Coloring the Void

living nomadically

Heading North

We woke up, unhooked, and headed for Talkeetna.  It is a beautiful drive along the parks highway. There are many moments where one gets a glimpse of Denali and it is easy to see why it is called “the Great One.” We pulled up to Talkeetna Camper Park.  Luckily, they had space for us, though they could only give us one night – someone else had left a day early. The park is in a wooded area between the highway and the train tracks. It is very tight everywhere in the campground and we were lucky to squeeze into our site with enough room to open both slides. We had to open one into tree branches but they weren’t large ones.

Since we only had one guaranteed day, we immediately took off. We first headed south, back the way we came, to Kahlitna Birchworks, makers of Birch Syrup. I have never had Birch Syrup and, since I love to try local foods and flavors (and supporting small businesses), I had to go. In the store front, there are an array of products, including birch syrup, with samples of each. We tried at least a dozen different jams and spreads, settling on wild blueberry and salmonberry.  Both are very good. We also picked up a bottle of birch syrup and learned about how it is made (there is also a factory tour).  The clerk was very knowledgeable about all the products and explained to us that it takes 110 gallons of birch sap to make 1 gallon of birch syrup (for maple, it is 35 to 1). This explains why it is so expensive! We also picked up a 100% natural (and better smelling) bug repellent. We haven’t tried it yet, so I can’t comment on if it works. To be honest, I’m glad I bought and tried birch syrup (with pancakes even) but I still prefer real maple syrup. The birch has an alcohol like aftertaste that I don’t care for.

We headed north a couple of miles to Flying Squirrel Bakery where we got much needed coffee (good) and some bread and pastries.  The cinnamon raisin bread was good – I could eat it without even using butter. As it was late in the day, they didn’t have many other choices. We also got a piece of coffee cake which was very good.  The only thing lacking was attentive customer service – we ordered our coffee and waited ten minutes before the counter clerk realized she didn’t make it. It took her a while, I guess, to figure out why we were looking at her expectantly.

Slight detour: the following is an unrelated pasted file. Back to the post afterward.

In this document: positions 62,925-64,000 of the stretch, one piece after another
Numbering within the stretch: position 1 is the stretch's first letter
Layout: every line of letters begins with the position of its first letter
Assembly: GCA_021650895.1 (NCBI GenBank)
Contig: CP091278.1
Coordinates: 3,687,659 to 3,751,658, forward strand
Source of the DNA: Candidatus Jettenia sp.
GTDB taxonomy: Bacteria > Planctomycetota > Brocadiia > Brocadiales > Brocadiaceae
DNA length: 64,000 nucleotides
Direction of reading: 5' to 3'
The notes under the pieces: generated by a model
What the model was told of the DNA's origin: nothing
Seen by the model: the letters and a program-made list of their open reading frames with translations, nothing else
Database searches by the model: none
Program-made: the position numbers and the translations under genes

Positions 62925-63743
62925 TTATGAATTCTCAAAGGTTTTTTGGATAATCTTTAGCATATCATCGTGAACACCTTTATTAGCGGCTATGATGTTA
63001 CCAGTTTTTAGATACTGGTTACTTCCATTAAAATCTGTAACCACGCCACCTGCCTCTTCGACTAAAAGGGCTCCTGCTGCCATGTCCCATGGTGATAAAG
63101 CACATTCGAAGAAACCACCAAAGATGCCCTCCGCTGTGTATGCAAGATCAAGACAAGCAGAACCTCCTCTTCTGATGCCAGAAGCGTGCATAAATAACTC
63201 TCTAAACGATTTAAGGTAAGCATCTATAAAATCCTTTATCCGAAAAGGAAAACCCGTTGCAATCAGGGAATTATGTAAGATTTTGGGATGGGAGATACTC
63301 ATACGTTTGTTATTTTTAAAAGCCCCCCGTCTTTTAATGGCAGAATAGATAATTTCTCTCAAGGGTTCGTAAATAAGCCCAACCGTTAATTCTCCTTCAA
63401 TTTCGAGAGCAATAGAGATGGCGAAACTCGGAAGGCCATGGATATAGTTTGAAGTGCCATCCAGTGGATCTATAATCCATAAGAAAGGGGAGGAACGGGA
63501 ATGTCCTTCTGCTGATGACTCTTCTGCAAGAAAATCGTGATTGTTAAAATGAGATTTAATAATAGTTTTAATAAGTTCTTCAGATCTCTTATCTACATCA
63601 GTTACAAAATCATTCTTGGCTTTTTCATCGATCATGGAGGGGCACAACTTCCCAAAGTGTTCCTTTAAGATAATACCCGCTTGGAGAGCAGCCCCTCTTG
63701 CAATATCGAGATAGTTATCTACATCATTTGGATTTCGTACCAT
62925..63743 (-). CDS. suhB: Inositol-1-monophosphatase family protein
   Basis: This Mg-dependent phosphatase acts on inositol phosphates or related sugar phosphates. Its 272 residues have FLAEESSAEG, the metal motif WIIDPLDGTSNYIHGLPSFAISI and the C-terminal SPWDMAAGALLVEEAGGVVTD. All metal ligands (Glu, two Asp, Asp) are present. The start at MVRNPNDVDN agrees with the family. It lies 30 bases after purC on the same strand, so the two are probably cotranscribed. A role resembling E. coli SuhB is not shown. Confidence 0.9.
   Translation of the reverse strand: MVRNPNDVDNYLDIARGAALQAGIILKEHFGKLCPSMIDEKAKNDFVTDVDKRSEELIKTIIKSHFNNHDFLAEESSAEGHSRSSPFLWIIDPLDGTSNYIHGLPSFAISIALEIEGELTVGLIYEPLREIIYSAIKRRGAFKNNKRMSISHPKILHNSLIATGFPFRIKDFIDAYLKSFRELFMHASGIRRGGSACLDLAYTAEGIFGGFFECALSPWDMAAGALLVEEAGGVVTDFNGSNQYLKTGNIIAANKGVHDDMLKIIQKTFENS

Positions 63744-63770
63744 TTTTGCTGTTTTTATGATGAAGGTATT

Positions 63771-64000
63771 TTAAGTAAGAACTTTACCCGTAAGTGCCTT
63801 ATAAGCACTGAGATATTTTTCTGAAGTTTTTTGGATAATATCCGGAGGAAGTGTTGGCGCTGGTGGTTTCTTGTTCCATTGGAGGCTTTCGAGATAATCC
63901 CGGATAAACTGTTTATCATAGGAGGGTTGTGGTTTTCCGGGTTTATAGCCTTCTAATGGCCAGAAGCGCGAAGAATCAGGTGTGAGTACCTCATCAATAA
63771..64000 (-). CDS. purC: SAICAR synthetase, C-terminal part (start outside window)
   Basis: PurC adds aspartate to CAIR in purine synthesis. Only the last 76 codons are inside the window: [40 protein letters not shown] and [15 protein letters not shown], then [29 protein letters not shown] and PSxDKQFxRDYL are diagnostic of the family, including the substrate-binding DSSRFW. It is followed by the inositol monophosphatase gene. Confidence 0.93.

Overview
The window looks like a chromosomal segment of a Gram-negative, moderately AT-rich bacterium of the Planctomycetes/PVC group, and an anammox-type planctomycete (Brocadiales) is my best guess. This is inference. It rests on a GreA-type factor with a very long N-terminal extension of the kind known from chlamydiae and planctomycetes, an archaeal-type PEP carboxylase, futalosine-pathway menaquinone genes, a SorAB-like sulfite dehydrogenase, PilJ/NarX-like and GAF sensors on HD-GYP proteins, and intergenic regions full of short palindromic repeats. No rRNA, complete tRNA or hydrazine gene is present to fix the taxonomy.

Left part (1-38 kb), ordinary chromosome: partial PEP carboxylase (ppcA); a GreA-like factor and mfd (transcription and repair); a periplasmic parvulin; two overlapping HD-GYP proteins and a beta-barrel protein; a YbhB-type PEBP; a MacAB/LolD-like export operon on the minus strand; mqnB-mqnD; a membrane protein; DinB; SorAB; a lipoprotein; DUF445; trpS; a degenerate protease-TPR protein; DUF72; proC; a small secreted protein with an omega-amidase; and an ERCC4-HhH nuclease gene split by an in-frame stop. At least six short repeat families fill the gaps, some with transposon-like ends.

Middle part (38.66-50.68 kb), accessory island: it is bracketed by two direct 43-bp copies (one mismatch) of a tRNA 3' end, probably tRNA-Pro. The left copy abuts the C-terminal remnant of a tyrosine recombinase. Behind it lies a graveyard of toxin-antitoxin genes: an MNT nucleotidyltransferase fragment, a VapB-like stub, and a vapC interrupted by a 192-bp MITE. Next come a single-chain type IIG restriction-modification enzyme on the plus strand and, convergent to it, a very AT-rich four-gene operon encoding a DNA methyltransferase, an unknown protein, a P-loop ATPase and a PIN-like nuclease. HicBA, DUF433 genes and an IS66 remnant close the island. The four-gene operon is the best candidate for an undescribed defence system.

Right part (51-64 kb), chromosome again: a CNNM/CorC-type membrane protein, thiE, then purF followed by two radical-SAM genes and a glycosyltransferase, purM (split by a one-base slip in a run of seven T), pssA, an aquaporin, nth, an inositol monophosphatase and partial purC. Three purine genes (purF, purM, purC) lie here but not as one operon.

We drove further north into the town of Talkeetna. We were completely unaware that cruise lines have tour buses there (to catch trains) and there happened to be five of them in the large parking lot with at least five more down by the train station. Each tour bus holds more than 60 people. The town was so overrun with tourists, we could barely drive down the street. Think Disney on a holiday weekend. Daytona during Bike Week. New Orleans during Mardi Gras. Seriously, I am not exaggerating. The town is about four blocks long and it took more than 10 minutes to drive it. Tourists were wandering and walking where ever whim took them. It was maddening, crowded, and overwhelming. We raced back to the RV and stayed the rest of the evening.

When we got up in the morning, our goal was Byers Lake. We unhooked and headed north. It was a clear day and we had wonderful views of Denali and the Alaska Range.

Parks Highway

leaving Talkeetna, a view of Denali

tal2tal25We stopped at Byer’s Lake to check out the campground. We were in the mood to kayak and were looking for a place to do it. the campground was very nice – large fairly level sites, but the site were hidden in the trees and we just weren’t feeling it.  The views weren’t spectacular enough to pull out the boat (we were dreaming of Glacier National Park type views). We were looking for a wide open space to enjoy views of something – anything – after the squishyness of Talkeetna and the tight quarters of Wasilla. So we continued north to Denali View North. The ‘camping’ spaces were wide open with a wonderful view.

Denali View

Denali View Campground Panorama